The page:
Home > Directory > Faculty Directory > Jiyan Ma
Ph.D. - University of Illinois, Chicago
Post Doctoral - University of Chicago
The main focus of the laboratory is to elucidate the pathogenic mechanism of the Transmissible Spongiform Encephalopathies (TSEs), also known as prion disease. The uniqueness of TSEs is that these neurodegenerative diseases are bona fide infectious diseases with an unusual infectious agent, the prion.
The normal prion protein, PrP, is a cell surface localized cellular glycoprotein. During prion disease, a portion of PrP changes to a conformation called PrPSc, which is aggregated and protease resistant. According to the prion theory, the aberrantly folded PrPSc form can recruit normal PrP into the PrPSc conformation and lead to neurotoxicity. It has been established that the PrP expression is required for the development of prion disease, but the molecular mechanisms behind prion infectivity and neurodegeneration remain unclear, preventing us to develop effective prophylactic, diagnostic and therapeutic strategies. We are investigating the pathogenic mechanism of prion disease using a variety of approaches, including in vitro protein folding assay, mammalian cell culture assays, animal infectivity study, and transgenic mouse models.
We recently developed an in vitro biochemical system to convert bacterially expressed recombinant PrP into the pathogenic conformation. We have identified a critical role of lipid in generating infectious prion conformation. This in vitro system allows us to study the molecular basis for prion infectivity and to develop novel diagnostic and therapeutic approaches against these fatal neurodegenerative diseases.
We are studying the mechanism responsible for the neurodegeneration in prion disease. Our studies reveal that misfolding of PrP in the endoplasmic reticulum (ER) leads to its retro-translocation to the cytosol. Using transgenic mouse models, we discover that the cytosolic accumulation of PrP causes neurodegeneration in different neurons. Our results also support that the PrP-caused membrane permeability alteration is the neurotoxic mechanism.
Prion disease is one of the many neurodegenerative diseases involving accumulation of aberrantly folded proteins such as Alzheimer’s disease and Parkinson’s disease. We are also interested in understanding the commonality and specificity of these protein-folding diseases, how these diseases occur, why these diseases occur in the neuronal system, and what is the influence of aging on these diseases.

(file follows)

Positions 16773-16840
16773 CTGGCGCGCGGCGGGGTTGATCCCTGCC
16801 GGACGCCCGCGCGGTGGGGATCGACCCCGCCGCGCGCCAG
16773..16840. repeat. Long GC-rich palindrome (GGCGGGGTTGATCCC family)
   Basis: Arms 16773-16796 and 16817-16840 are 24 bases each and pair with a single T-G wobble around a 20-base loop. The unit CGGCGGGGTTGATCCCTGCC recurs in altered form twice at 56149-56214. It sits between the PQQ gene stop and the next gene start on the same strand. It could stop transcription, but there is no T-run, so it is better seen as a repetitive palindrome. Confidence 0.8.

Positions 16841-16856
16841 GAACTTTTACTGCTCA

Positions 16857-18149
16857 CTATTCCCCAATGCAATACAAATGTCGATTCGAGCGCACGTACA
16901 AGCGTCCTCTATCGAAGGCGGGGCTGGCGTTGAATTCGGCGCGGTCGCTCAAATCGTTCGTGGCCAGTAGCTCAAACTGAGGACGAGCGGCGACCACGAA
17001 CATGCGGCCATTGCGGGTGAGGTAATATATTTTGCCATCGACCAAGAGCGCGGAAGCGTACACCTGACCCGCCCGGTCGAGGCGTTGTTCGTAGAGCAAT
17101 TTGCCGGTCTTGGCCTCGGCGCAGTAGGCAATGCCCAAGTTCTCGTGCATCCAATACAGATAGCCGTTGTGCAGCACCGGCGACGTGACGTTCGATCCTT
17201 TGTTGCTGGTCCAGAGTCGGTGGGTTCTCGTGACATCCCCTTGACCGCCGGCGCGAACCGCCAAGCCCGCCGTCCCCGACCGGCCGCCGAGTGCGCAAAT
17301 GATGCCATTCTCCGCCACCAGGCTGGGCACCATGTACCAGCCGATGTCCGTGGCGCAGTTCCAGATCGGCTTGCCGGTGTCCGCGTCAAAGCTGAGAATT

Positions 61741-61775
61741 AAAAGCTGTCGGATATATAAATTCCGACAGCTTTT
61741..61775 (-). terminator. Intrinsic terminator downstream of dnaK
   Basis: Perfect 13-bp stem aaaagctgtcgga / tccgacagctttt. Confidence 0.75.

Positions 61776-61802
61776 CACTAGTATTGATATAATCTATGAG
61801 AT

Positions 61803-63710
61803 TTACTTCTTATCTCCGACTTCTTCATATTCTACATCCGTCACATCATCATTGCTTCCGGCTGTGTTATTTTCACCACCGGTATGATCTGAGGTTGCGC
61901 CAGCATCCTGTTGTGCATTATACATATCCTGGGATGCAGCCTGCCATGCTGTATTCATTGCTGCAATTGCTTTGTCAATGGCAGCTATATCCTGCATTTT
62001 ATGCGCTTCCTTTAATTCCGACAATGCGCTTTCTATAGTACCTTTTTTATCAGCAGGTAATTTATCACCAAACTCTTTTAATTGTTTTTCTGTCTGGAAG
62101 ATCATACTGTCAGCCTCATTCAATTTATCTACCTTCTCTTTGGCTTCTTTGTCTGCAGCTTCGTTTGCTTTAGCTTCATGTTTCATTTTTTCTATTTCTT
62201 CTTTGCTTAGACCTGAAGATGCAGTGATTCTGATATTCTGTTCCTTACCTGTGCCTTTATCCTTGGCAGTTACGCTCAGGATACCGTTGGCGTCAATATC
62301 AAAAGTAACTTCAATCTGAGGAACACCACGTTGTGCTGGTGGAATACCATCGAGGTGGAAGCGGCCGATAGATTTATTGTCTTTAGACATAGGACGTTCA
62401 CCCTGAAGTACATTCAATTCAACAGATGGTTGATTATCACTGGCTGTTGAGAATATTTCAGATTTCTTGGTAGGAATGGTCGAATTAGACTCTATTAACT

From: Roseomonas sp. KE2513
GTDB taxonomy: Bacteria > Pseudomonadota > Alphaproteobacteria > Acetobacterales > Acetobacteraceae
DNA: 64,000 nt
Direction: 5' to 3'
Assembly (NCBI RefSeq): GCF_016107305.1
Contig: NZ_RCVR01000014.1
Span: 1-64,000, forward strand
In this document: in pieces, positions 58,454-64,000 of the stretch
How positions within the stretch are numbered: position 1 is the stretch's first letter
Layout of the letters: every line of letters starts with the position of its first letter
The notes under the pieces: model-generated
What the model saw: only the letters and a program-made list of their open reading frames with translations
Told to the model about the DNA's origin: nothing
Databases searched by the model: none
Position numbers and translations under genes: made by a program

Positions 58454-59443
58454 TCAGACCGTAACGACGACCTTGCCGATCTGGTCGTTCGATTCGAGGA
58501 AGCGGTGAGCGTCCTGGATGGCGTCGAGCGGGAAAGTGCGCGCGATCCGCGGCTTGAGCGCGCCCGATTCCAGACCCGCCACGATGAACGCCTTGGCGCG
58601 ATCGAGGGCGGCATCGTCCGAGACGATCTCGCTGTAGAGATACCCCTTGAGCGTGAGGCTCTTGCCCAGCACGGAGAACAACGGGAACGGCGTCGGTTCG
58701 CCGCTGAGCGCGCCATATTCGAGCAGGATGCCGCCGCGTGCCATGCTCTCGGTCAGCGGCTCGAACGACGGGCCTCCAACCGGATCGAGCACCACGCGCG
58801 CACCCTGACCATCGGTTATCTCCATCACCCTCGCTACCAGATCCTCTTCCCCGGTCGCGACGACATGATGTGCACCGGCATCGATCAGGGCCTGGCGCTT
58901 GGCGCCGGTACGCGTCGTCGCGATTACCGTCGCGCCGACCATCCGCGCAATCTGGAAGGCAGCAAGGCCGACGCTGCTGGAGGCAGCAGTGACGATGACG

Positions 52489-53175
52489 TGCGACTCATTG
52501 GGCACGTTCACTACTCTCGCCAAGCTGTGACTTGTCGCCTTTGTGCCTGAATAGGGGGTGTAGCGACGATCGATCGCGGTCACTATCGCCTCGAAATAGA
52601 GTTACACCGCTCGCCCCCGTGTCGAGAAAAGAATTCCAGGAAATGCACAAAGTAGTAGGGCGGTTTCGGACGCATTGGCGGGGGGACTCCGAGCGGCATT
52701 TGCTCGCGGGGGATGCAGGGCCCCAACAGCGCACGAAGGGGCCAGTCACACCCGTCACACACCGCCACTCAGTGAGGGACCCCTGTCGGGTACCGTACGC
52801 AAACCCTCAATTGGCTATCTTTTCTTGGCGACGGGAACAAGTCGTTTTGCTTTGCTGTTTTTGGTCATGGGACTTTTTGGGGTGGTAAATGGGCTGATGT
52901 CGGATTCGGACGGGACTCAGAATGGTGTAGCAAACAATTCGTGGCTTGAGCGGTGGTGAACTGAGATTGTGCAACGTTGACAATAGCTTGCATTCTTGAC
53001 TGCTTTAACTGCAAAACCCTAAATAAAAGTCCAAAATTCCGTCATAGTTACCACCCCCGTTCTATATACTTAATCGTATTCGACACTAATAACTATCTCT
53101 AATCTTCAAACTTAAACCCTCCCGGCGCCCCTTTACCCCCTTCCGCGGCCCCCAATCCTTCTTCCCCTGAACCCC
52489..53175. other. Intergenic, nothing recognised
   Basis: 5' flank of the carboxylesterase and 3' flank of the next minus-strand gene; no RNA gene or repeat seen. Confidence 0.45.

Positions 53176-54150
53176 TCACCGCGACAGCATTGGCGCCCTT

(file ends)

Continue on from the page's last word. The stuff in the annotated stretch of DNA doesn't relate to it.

- Wang F, Wang X and Ma J (2011) "Conversion of bacterially expressed recombinant prion protein" Methods 53(3):208-13.
- Wang F, Yin S, Wang X, Zha L, Sy MS and Ma J (2010) "Role of the highly conserved middle region of prion protein (PrP) in PrP-lipid interaction" Biochemistry 49(37):8169-76.
- Wang F, Wang X, Yuan CG and Ma J (2010) "Generating a Prion with Bacterially Expressed Recombinant Prion Protein" Science 327(5969);1132-5.
- Faas H, Jackson WS, Borkowski AW, Wang X, Ma J, Lindquist S and Jasanoff A (2010) "Context-dependent perturbation of neural systems in transgenic mice expressing a cytosolic prion protein." Neuroimage 49(3):2607-17.
- Wang X, Bowers SL, Wang F, Pu XA, Nelson RJ and Ma J (2009) "Cytoplasmic prion protein induces forebrain neurotoxicity" Biochim Biophys Acta. 1792(6):555-63.
- Cornwell DG and Ma J (2008) "Nutritional benefit of olive oil: the biological effects of hydroxytyrosol and its arylating quinone adducts" J Agric Food Chem 56(19):8774-86.
- Cornwell DG and Ma J (2007) "Studies in vitamin E: biochemistry and molecular biology of tocopherol quinones" Vitam Horm. 76:99-134.
- Wang F, Yang F, Hu Y, Wang X, Wang X, Jin C and Ma J (2007) "Lipid Interaction Converts Prion Protein to a PrP(Sc)-like Proteinase K-Resistant Conformation under Physiological Conditions" Biochemistry. 46(23):7045-53.
- Wang X, Wang F, Arterburn L, Wollmann R and Ma J (2006) "The interaction between cytoplasmic PrP and the hydrophobic lipid core of membrane correlates with neurotoxicity" J Biol Chem 281(19):13478-84.
- Wang X, Thomas B, Sachdeva R, Arterburn L, Frye L, Hatcher PG, Cornwell DG and Ma J (2006) "Mechanism of arylating quinone toxicity involving Michael adduct formation and induction of endoplasmic reticulum stress" PNAS 103(10):3604-09.
- Wang X, Wang F, Sy MS and Ma J (2005) "Calpain and other cytosolic proteases can contribute to the degradation of retro-translocated prion protein in the cytosol" J Biol Chem 280(1):317-25.
- Sachdeva R, Thomas B, Wang X, Ma J, Jones KH, Hatcher PG and Cornwell DG (2005) "Tocopherol metabolism using thermochemolysis: chemical and biological properties of gamma-tocopherol, gamma-carboxyethyl-hydroxychroman, and their quinones" Chem Res Toxicol 18(6):1018-25.
- Ma J and Lindquist S (2002) "Conversion of PrP to a self-perpetuating PrPSc-like conformation in the cytosol" Science 298(5599):1785-8.
- Ma J, Wollmann R and Lindquist S (2002) "Neurotoxicity and neurodegeneration when PrP accumulates in the cytosol" Science 298(5599):1781-5.